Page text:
Today’s leaders and managers face increased demands, including numerous and more complex challenges and less stability. As demands and challenges increase, mentoring relationships can help managers and leaders adapt, learn and grow into meeting the new pressures and demands head on. A mentoring program can ensure your leaders perform consistently well.

At first glance, a mentoring program may appear like something else to do, a new requirement or an energy sink. A deeper look reveals a hidden strategy that can give your organization a competitive edge.

For starters, effective mentors sharpen their leadership in the mentoring process. As they assist mentees, they have the opportunity to reflect and get clarity on their own leadership. Mentoring gives mentors the space and freedom to identify patterns and articulate how they apply their expertise and experience to create momentum and drive results.

Mentoring also helps leaders view the organization in a new holistic light around functions, politics and culture. In addition, the best mentors get personal satisfaction and fulfillment from the mentoring relationship. If your leaders are feeling unfulfilled, worn or jaded, becoming a mentor can give the a personal boost.

What does it take to be a mentor? Here are six key tips from the best mentors.

1. Put the relationship first.

It is self-evident that the best results come from the foundation of a good relationship. Mentees need to feel safe to bring up sensitive issues that can only be asked behind closed doors. They have to feel like it is in their best interest to open up in service of their growth and development.

The mentor/mentee relationship should go beyond the formal employee and boss roles. Build it as a relationship between two people who have a common interest in growth and development and a solid commitment to the success of the relationship.

2. Focus on character.

Skill and competence are not enough for today’s leaders. Leave skill development to training. Mentoring is your chance to help mentees develop more deeply in new areas such as cultural agility and to develop the social awareness to understand the impact of their behavior on others. Help mentees develop the self-management to pause in the face of strong emotions and the self-awareness to recognize and manage their own emotions.

In the long run, building a strong character and value-based qualities matters more than skill. As challenges grow in number and complexity, aspiring managers and leaders need to be prepared for anything, because anything can happen, and it usually does.

3. Manage yourself.

Mentees may come to you with some harebrained ideas or ambitions. Your response will determine whether they keep bringing questions even if they are off the wall. Use a measured response and avoid the scrunched frown that says, “What?” Don’t roll your eyes or sigh loudly. Although perhaps subtle and maybe even meaningless to you, these nonverbal responses are loud and obvious to your mentee, and they create dissonance in the relationship. (Refer to the first tip.)

4. Be Strategic.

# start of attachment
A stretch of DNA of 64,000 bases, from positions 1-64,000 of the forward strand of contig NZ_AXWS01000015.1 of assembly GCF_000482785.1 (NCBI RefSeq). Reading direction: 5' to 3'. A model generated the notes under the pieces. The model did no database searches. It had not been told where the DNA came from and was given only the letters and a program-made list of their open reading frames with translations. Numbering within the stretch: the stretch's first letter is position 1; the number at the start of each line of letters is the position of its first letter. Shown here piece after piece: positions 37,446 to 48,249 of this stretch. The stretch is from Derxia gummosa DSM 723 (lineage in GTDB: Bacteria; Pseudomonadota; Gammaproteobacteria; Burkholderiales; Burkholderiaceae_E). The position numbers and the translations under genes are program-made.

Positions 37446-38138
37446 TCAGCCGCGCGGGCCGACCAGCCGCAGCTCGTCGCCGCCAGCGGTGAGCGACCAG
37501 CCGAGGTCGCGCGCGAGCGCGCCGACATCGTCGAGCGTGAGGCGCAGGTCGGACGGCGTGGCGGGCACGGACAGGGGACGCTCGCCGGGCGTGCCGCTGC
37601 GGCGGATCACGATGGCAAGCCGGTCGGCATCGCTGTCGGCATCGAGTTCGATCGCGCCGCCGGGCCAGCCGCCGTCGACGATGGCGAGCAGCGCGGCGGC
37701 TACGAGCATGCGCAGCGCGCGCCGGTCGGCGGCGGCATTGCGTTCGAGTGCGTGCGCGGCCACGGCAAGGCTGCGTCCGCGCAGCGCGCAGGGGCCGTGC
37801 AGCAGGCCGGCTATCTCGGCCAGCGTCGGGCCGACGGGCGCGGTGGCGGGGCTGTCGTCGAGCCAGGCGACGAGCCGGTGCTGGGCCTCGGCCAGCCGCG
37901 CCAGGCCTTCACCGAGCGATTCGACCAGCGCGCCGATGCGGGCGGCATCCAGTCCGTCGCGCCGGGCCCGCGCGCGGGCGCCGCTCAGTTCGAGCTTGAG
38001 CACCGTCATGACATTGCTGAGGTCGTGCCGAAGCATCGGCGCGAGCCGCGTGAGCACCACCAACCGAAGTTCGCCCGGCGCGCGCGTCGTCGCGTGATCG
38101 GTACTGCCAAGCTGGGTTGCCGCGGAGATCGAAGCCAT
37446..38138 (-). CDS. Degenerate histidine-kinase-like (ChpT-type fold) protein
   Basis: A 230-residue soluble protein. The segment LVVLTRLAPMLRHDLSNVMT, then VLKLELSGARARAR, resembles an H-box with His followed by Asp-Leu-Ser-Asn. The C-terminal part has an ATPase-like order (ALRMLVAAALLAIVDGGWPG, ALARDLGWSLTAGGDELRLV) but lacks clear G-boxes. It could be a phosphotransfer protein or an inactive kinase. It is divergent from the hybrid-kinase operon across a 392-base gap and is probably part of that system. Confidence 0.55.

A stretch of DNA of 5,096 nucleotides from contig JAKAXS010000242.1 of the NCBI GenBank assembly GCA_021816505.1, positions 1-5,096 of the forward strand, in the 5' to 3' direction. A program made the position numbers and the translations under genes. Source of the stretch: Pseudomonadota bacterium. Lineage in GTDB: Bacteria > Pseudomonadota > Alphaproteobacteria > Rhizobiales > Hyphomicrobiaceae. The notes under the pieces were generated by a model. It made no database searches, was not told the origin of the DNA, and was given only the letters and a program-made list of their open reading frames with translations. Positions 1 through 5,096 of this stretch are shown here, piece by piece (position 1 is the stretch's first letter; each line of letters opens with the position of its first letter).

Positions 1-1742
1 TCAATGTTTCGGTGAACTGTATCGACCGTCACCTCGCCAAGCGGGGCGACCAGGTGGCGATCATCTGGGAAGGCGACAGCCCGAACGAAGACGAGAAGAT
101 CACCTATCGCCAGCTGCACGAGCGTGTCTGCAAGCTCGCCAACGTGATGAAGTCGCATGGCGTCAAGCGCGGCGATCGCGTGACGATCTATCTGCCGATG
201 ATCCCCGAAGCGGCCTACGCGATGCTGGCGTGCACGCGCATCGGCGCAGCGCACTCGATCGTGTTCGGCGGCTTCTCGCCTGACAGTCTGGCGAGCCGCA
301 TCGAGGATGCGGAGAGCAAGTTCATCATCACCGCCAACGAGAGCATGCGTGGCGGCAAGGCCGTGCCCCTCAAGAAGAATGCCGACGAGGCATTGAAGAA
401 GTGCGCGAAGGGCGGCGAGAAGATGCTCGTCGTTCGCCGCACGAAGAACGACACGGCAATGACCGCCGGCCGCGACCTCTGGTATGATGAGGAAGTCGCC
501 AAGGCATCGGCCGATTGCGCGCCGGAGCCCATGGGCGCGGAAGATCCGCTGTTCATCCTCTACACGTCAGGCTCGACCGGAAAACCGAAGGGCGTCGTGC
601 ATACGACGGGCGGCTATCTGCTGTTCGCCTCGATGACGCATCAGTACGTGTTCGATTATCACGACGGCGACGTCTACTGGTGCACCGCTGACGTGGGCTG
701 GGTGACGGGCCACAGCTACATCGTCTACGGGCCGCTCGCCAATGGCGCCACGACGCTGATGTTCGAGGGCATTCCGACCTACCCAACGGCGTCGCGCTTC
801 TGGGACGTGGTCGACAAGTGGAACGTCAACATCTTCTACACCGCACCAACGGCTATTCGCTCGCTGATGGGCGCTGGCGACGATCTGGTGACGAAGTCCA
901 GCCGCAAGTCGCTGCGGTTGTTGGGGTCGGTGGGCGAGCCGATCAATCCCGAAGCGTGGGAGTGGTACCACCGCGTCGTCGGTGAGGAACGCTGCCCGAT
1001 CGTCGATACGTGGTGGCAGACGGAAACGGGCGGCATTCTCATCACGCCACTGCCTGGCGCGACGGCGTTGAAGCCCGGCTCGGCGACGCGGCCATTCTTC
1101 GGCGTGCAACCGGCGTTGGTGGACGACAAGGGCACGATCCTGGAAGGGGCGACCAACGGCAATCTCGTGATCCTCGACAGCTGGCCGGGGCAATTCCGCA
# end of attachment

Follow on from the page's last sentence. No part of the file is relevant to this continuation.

Every organization has problems, dysfunctions and long-standing, complex issues. Be deliberate and intentional with what you project. Demonstrate how to minimize issues and work in a proactive way, always in the name of moving the needle toward what is possible, productivity and daily wins. Don’t give any energy to backbiting, negativity or gossip. When you model this way, your mentee will learn how to do the same. They will project what they see you project.

5. Push.

The new normal of uncertainty, volatility and the fast pace of change dictates the need for managers and leaders who are broadly competent, adaptable, open-minded and responsive. Emphasize learning agility – learning from experience and applying that learning to current and future challenges.

Advocate and even push your mentees to accept new assignments, temporary detail opportunities and different roles. You will be ensuring deeper and broader development through varied experiences within and across departments. Your mentees will learn adaptability in a hands-on fashion. You will be encouraging them not to hide away or burrow in one department. They will instinctively become adaptable, open-minded and responsive.

6. Inspire.

When you enthusiastically and legitimately praise a job well done, you teach the language of inspiration. Commending good work one on one happens so infrequently that most managers and leaders don’t know how to do it. They don’t have the vocabulary for it, and they feel awkward and out of place giving praise. Show your mentees how to inspire others and give valid and authentic praise. This is an under-emphasized capability that, when done well and often, can take employee/manager relations to a new level.

The competitive advantage of your mentoring program is that, under your guidance, mentees improve in day–to-day critical thinking. They also develop longer-view enterprise thinking and a holistic organizational perspective. They understand where the organization is going, and they know their role. They know how to use their strengths to contribute where it is needed most.

By following these tips, you can ensure that mentoring is not time spent but rather time that is invested strategically.